By the 1990s, things weren't exactly falling apart, but you could tell that fatigue had set in at the operations, which had been run since the beginning by the Woman's Industrial Exchange, a benevolent organization established after the Civil War to help needy women find a marketplace for their handiwork. It closed in 2002.

Legacy: Starting in 2003, the renovated space was turned over to a series of outside operators. Then in 2011, a lawyer, chef and food-truck owner named Irene Smith reopened it as the Woman's Industrial Kitchen. She found just the right balance between old and new, and she brought back the simple white-meat chicken salad and the tomato aspic, which makes people smile just thinking about it.



Louie's Bookstore Cafe was the place to go for dessert after a show at Center Stage, or late in the afternoon, when you could browse the bookshelves to your heart's content and sit down with your new book at the long bar in the back.

Opened in Mount Vernon by James Rouse Jr., Louie's is remembered as much as a gathering spot as a restaurant. The service had a reputation, perhaps unfairly, for sullenness. And the food was good. A few menu items, like the Chesapeake chicken and the okonomiyaki, were excellent.

In 1998, Rouse, who at that time owned the building at 518 N. Charles St., sold the restaurant to two former employees. A year later, Rouse foreclosed on the business and Louie's closed. Rouse found new buyers who reopened the restaurant in late 1999 and still called it Louie's, but the books were moved to the basement and the menu was expanded.

Legacy: In the fall of 2000 the name was changed to Scotto's. A year later, Scotto's was gone. A restaurant named Ixia opened there, followed by its current tenant, Creme Restaurant & Lounge.

The Brass Elephant


The opulent rooms and formally presented meals that attracted diners to the Brass Elephant turned into liabilities when tastes, and the economy, changed.

Known for years as the most beautiful restaurant in Baltimore, the Brass Elephant, at 924 N. Charles St., closed in August 2009. "The phone doesn't ring — what can I tell you?" Randy Stahl, one of the restaurant's owners, said at the time. "People still want to go out and be pampered, but they can't afford it as frequently. That's what we've been running up against."

Legacy: Thwarted in their attempts to sell or auction off 924 N. Charles St., the owners leased the property in 2012 to an outside operator who opened it as The Museum. The liquor board voted in May not to renew the property's liquor license, and the current status of The Museum is unclear.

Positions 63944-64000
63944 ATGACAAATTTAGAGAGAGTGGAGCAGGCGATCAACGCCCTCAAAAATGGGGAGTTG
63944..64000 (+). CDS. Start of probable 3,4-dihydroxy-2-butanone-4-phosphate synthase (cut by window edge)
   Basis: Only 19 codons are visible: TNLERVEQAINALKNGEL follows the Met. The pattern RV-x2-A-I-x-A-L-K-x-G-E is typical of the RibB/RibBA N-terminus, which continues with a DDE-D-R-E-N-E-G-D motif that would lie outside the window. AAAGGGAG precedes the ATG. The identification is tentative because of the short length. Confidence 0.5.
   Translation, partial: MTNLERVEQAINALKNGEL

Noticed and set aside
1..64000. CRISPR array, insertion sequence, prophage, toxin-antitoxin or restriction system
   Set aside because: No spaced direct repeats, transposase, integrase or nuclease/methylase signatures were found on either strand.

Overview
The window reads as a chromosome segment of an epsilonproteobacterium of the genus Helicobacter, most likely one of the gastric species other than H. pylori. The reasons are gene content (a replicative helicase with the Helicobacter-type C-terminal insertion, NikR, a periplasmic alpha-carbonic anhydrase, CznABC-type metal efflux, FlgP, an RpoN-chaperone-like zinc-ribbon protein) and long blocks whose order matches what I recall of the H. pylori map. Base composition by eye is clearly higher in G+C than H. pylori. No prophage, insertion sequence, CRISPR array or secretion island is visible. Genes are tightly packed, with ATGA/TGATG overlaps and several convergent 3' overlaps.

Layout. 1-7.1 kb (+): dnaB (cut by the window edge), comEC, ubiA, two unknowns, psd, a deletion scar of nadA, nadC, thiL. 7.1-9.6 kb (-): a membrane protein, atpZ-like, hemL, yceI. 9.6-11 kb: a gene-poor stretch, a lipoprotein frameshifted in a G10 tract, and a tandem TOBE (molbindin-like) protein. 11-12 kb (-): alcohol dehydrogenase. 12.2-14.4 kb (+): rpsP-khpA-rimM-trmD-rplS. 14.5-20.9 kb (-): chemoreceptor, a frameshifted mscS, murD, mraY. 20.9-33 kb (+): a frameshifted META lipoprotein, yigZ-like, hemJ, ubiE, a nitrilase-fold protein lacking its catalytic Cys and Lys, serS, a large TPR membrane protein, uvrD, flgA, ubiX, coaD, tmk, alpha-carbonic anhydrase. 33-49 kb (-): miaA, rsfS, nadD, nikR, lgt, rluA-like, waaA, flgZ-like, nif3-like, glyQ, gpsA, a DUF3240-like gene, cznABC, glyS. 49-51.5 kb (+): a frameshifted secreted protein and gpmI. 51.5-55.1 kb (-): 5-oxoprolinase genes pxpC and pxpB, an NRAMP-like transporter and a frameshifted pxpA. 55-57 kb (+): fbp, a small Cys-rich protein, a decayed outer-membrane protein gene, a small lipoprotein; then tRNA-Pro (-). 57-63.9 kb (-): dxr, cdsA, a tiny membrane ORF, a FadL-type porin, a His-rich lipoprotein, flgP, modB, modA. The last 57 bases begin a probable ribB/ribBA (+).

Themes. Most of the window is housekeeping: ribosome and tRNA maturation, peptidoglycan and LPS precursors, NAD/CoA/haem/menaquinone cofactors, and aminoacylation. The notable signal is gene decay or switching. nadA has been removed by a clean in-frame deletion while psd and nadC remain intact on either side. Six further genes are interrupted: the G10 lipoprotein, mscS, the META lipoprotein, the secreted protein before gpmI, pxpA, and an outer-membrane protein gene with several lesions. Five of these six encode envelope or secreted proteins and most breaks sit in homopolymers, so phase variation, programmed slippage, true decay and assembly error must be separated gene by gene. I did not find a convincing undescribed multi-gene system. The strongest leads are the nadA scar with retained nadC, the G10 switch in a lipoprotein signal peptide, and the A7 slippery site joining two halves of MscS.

Dark and masculine, Burke's Restaurant at Lombard and Light streets was for 70 years a reliable cornerstone of downtown Baltimore dining. When its closing was announced, just after New Year's Day of 2011, there was a mixture of sadness and guilt. Another old Baltimore place was closing up, but many Baltimoreans had to admit that they hadn't been to Burke's in years. And suddenly everybody wanted onion rings.

Legacy: Burke's Restaurant is now a Royal Farms store.



Connolly's Sea Food House, a favorite of William Donald Schaefer and famed for its waterfront "old salt" atmosphere, operated out of several ramshackle buildings at Pier 5 and Pratt Street. Old-timers said it was typical of the no-frills seafood houses that once dotted the Baltimore waterfront. The Historic American Buildings Survey of the Library of Congress said "Connolly's Seafood Restaurant, probably constructed during the 1920s, is the last remaining example of structures devoted to historic commercial activity on the finger piers extending into Baltimore's Inner Harbor."

Legacy: Connolly's held on until 1991 but eventually made way for the Columbus Center for Marine Research and Exploration. Mama's on the Half Shell, which opened in 2003, honors Connolly's with a menu section of plain seafood preparations it calls Connelly's Classics. (The variant spelling denotes an homage but not a replica.)


(1959-1991; Gino's Burgers & Chicken, 2010-present)

Established under the name Gino's in 1959 and named for its co-founder, the Baltimore Colt Hall of Fame defensive end Gino Marchetti, Gino's made its way into the hearts and stomachs of Baltimore's baby boomers the way diner culture had for the generation that came before.

The favorite was always the Gino Giant, a double-decker wonder that Gino's introduced before anyone had heard of a Big Mac.

The last Gino's, located in Pasadena, closed in 1991. But long before then, Gino's had left town. Founded in Baltimore, the company relocated its headquarters to King of Prussia, Pa., before it was acquired by Marriott Corp. in 1982.

Legacy: Partners in the former corporation revived the franchise in 2010, calling it Gino's Burgers & Chicken, and opening the first location in Pennsylvania. In August, 2011 the first of the new Gino's opened in Towson.